Route: Le Grand-Bornand – Tignes
Riders remaining: 180
Distance: 165 km
- Col du Marais 3.8 km; 4.1%; 4 category
- Cote du Bouchet-Mont-Charvin 2.0 km; 7.1%; 3 category
- Col de Tamíé 9.5 km; 4.%; 2 category
- Cormet de Roselend 19. km; 6%; 1 category
- Montée d’Hauteville 15.3 km; 4.7%; 1 category
- Montée de Tignes 18 km; 5.4%; 1 category
Wow! What a day Stage 8 turned out to be --- full of suspense, mishaps, and destruction. Most of the race favorites and team leaders did not necessarily deliver the performances that everyone expected/anticipated; other race favorites and trusted domestiques crashed or were injured; and the one overall contender who was on the verge of capturing the day and, possibly the yellow jersey, left the race in tears and pain after hitting the deck (and a guard rail) in a bad braking maneuver on the descent of the Cormet de Roselend. Yes, Michael Rogers of Team T-Mobile, an Aussie from Canberra, retired from what was, by many accounts, his best Tour showing ever, the victim of a hand and knee injuries, plus a dislocated shoulder.
Stage 8 also saw the withdrawal of another Aussie favorite, Stuart O’Grady of Team CSC. Having also gone down on the descent of the Cormet de Roselend, it was reported that Mr. O’Grady had initially remounted his bike and was back in the race. A short while later, complaining of severe back pain, the Australian competitor was transported by ambulance to a hospital in Moutiers where he underwent x-rays and an MRI scan. It was almost frightening to see the television coverage of the cyclist in a neck brace, lying on a special stretcher, the kind used with suspected spinal injuries. Fortunately, his wounds were not as severe as initially suspected. He suffered fractures to five of his ribs and possibly some vertebrae, but reportedly had no damage to his spinal column. Praise the Lord!
This late-breaking information from the Team CSC website does not sound quite as encouraging, however. It also gives more details about how the crash occurred:
O’Grady was working his way through the peloton with bottles [of water] for his teammates during the final descent, when the crash happened.Additional victims of the punishing pace and tough climbs of Stage 8 fell to the clock instead of the crash. Disqualified were Robbie McEwen of Team Predictor-Lotto, Danilo Napolitano of Team Lampre, and Cédric Herve of Team Agritubel, all for finishing outside the stage cut-off time of just over forty minutes behind the stage winner, Michael Rasmussen of Team Rabobank. Respective completion times:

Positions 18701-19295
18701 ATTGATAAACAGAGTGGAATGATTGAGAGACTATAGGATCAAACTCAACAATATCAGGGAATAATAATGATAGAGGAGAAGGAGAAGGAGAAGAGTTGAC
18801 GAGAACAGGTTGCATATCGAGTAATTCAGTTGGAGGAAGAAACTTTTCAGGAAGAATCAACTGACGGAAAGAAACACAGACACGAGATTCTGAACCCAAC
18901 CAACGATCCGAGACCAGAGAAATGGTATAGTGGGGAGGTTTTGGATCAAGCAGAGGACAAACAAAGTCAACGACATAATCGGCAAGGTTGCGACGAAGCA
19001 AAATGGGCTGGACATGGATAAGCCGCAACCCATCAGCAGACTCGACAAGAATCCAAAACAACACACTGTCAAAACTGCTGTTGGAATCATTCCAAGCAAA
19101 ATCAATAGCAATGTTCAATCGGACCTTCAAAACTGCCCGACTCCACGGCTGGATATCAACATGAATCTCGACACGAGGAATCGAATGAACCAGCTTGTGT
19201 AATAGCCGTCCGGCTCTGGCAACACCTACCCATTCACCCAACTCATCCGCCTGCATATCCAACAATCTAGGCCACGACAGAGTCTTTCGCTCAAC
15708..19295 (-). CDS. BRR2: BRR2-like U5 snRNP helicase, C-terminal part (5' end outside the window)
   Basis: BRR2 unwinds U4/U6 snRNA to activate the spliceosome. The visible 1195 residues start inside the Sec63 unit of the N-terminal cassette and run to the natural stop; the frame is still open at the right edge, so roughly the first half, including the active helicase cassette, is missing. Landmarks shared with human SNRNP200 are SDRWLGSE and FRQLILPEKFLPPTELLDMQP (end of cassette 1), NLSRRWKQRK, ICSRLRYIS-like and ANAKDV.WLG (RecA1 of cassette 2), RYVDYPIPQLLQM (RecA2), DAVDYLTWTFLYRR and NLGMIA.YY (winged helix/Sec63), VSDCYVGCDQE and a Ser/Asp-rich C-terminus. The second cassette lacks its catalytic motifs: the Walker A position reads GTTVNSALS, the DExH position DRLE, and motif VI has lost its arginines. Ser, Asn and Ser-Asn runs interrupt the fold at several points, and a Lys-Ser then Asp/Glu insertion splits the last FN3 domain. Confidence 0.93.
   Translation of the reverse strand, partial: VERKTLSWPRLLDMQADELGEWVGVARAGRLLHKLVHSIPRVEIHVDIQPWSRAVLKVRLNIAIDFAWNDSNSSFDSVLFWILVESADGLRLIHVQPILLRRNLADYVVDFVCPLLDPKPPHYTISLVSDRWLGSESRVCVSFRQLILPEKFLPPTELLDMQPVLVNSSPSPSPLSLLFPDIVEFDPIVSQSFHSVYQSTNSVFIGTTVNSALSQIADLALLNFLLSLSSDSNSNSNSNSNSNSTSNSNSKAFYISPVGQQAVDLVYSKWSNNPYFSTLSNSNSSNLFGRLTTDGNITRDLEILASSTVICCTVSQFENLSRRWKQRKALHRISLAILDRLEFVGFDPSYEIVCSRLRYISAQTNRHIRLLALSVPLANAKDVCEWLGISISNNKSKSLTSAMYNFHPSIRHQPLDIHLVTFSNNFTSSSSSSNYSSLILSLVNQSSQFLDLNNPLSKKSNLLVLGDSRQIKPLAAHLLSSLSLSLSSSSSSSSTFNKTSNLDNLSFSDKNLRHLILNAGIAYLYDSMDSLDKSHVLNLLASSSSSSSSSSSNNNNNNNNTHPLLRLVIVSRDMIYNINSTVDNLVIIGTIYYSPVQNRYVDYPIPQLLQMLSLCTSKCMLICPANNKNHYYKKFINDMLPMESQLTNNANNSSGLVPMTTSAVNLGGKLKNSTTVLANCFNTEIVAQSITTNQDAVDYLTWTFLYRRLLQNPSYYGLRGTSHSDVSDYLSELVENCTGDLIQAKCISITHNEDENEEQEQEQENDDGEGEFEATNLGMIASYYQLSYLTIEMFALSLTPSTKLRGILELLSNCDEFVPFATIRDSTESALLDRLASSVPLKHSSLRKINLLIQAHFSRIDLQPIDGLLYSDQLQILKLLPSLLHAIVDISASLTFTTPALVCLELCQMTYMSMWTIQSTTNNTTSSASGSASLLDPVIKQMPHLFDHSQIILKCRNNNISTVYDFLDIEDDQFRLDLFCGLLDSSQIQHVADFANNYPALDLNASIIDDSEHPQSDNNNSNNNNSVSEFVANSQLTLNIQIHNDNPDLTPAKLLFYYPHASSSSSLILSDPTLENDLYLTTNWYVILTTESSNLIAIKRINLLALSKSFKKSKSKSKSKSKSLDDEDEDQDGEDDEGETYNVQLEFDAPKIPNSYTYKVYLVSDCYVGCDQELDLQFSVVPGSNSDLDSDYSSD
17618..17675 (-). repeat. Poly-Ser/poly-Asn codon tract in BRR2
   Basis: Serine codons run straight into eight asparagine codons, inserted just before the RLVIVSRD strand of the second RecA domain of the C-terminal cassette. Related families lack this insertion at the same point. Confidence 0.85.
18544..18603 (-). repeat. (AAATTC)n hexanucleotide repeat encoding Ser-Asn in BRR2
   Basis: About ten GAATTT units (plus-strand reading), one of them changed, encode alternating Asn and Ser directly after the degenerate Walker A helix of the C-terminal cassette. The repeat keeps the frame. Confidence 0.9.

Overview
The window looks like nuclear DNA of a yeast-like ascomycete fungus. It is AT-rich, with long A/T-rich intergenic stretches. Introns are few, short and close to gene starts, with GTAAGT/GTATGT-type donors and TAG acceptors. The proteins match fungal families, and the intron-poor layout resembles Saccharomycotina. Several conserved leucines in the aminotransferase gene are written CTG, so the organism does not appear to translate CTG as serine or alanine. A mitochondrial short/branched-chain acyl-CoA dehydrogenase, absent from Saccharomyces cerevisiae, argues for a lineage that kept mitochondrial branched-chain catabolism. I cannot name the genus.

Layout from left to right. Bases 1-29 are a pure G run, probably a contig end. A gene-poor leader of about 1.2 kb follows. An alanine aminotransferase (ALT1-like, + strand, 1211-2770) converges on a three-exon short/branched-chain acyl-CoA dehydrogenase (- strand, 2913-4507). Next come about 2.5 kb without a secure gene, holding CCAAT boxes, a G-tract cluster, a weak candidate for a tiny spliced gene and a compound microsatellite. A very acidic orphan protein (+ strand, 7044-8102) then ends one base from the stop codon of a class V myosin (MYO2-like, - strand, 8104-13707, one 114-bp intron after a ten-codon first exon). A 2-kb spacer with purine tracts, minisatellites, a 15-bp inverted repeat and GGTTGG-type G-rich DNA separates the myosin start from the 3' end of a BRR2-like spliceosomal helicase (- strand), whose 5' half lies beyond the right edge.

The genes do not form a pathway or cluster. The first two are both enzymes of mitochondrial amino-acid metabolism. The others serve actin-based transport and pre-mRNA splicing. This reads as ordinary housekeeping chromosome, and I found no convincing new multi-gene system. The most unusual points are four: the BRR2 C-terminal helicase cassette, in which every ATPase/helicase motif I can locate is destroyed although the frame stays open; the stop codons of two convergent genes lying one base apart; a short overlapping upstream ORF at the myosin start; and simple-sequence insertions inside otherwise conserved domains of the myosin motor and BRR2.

The Australian rider landed on his right side and punctured one lung, broke his collarbone, shoulder blade, five ribs as well as some bones in his spine. It is important to point out, though, that it is not the spine itself [that] was broken.
Herve 49 minutes, 57 seconds behind
McEwen 1 hour, 9 minutes, 22 seconds behind
Napolitano 1 hour, 16 minutes, 33 seconds behind
So, out of this mess, we have only two Australian competitors left: Cadel Evans of Team Predictor-Lotto and Simon Gerrans of Team AG2R Prevoyance. Poor Team T-Mobile, after such an encouraging day on Stage 7, what with Linus Gerdemann (a young rider) winning the yellow jersey and the group capturing the lead in the team competition, they now finds themselves with only six riders. Stage 8 claimed two of their teammates during the race (Mark Cavendish and Michael Rogers) and a crash with a spectator after the competition claimed one more, Patrick Sinkewitz. Mr. Sinkewitz was heading back to his hotel when he struck a 78-year-old man from Luxembourg head on. The cyclist was treated for a broken nose, head trauma, a shoulder injury, and two lost teeth. He returned to Germany for further tests and, so, is out of the Tour de France. The elderly gentleman, sad to say, remains in a coma at a hospital in Chambery.
Team Discovery Channel status
With Team T-Mobile in a shambles and only a few of the others at full strength with nine guys each, how is Team Discovery Channel faring in all this mayhem? Well, Levi Leipheimer hasn’t “shown his cards” yet as to his true strength, only marking the race favorites like Alexander Vinokourov and Denis Menchov during Stage 8. The cyclist is riding conservatively, yes, but he also isn’t wearing himself out in the Alps. His stated plan was to be more aggressive in the Pyrenees. We will have to wait and see what happens. At the moment, Stage 8 results show that Mr. Leipheimer gained time on his rivals, moving up into 13th place overall from 16th. Not bad, considering that he did nothing but mark time in the peleton and with a select group of team leaders.
As for the rest of the “Disco Boys,” I haven’t seen much written about them. George Hincapie appears to have fallen back to the role of domestique, not worrying about placing high for himself, but concerned about working for Levi, the Discovery Channel team leader. Alberto Contador managed a great ride in Stage 8, keeping up with a group of escapees led by Christophe Moreau. Yaroslav Popovych stayed amongst the leaders on the road as well, indicating that his legs are still fresh. A rest day can play havoc with the body, so we will need to watch everyone carefully on Tuesday to see if their fitness levels have suffered.
Race Withdrawals Stage 8
- Ivan Ramiro Parra (Columbia)
- Cédric Herve (France)
- Romain Feillu (France)
- Danilo Napolitano (Italian)
- Robbie McEwen (Australia)
- Stuart O’Grady (Australia)
- Mark Cavendish (Great Britain)
- Michael Rogers (Australia)